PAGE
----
Project Tango is a tablet with special sensors that creates 3-D rendering using software that “senses” its surroundings similar to the way we see the world around us. It has a fisheye camera and a depth sensor combined with traditional motion sensors like accelerometer and gyroscope for area learning to create a visually immersive augmented reality experience.
But, augmented reality (which blends virtual objects with real-world environments through the display on your phone, tablet, Google Glass. Our other screen) has been a possibility for a few years, but it hasn’t really taken off in the real world. It is more of a neat trick than a must-have technology. Like other gadgets and design prototypes in Google’s Advanced Technology and Project (ATAP) team, Project Tango is still in early stages, which means the possibilities are both limited and limitless.
I visited the ATAP’s booth during Google I/O to get a hands-on demonstration of Project Tango. My first thought was, what is it good for?
Patrick from Project Tango showed me software that reads and creates a 3-D version of the world around you. The image can then be used for such possibilities as showing a virtual tour of a house for sale to potential buyers. You could, potentially, use the program to virtually redecorate your living room by removing the couch and replacing it with a new one.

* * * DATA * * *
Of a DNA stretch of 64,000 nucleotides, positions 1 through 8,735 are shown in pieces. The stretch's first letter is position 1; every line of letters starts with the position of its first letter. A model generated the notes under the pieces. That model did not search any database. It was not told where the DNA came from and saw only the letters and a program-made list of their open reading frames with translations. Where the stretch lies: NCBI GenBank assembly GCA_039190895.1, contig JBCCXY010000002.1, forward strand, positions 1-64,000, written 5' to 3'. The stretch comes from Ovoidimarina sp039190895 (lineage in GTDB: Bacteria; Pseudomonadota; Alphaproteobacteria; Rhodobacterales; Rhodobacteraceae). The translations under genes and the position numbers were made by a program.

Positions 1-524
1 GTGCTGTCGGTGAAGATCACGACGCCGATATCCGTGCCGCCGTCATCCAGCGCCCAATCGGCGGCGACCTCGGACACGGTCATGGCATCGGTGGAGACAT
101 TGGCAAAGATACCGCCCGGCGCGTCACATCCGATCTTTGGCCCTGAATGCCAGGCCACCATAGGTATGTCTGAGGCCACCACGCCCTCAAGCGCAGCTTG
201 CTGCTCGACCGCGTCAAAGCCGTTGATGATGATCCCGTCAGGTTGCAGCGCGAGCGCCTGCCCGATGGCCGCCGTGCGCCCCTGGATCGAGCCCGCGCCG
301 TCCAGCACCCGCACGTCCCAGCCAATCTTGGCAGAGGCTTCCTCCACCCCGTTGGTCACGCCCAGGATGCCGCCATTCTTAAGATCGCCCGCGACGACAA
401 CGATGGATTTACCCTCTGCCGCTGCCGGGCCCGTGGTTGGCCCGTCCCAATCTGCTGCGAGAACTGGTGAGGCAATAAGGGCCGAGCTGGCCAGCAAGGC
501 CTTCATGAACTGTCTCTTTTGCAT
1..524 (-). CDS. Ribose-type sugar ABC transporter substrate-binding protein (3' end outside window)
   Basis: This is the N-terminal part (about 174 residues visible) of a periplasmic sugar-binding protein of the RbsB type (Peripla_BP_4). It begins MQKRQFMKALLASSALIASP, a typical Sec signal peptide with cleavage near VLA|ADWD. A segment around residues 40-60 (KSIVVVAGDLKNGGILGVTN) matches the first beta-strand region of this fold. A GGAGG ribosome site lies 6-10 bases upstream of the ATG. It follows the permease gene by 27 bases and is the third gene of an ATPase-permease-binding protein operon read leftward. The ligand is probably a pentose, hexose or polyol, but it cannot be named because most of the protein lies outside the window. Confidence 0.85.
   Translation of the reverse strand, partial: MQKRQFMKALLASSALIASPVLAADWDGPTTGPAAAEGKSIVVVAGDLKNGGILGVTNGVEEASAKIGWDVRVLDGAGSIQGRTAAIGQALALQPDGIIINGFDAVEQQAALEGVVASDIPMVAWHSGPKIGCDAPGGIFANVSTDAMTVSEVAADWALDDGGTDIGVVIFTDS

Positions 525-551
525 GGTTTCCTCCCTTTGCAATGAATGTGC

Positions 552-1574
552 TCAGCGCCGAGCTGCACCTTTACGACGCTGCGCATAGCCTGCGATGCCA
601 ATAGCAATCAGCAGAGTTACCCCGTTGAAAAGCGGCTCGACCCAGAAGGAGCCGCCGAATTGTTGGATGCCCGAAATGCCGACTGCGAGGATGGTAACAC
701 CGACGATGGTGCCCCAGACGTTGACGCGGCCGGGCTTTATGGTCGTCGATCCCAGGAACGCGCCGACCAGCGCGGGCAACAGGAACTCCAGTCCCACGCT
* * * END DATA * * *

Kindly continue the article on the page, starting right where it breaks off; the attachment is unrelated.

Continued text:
Using the 3-D and motion sensors, Project Tango could, theoretically, be used alongside virtual reality hardware to create 360-degree visuals that you could actually walk through. This, in combination with the Jump technology that Google introduced with GoPro, the experience could be incredibly immersive.
When it comes to gaming, the possibilities grow even more. At Google I/O, gamers were able to try out an augmented reality based first-person shooter. Holding a sniper rifle type Nerf gun, players used the Project Tango tablet as a window into a virtual world where aliens invade. Moving around in the real world allow the players to move through streets and around corners in the virtual one.
Imagine a game center, similar to laser tag, where players could use Project Tango to hunt monsters in a warehouse with nothing more than plain white walls. Thanks to augmented reality, those walls could look like an abandoned factory, or lush jungle.
These are just two examples of how Project Tango could enable both practical applications and entertainment options.
You can get your own Project Tango developer tablet from the Google Store for $512. Google has APIs that provide motion detection, depth sensing, and area learning (which recognizes places that it has been before).
Google and Qualcomm have also announced that Qualcomm will include Project Tango technology on an upcoming smartphone reference design. That doesn’t necessarily mean that you’ll see Tango make its way into consumer smartphones anytime soon, but it could expose more hardware and software developers to the platform, which could pave the way for it to show up in consumer devices in the future.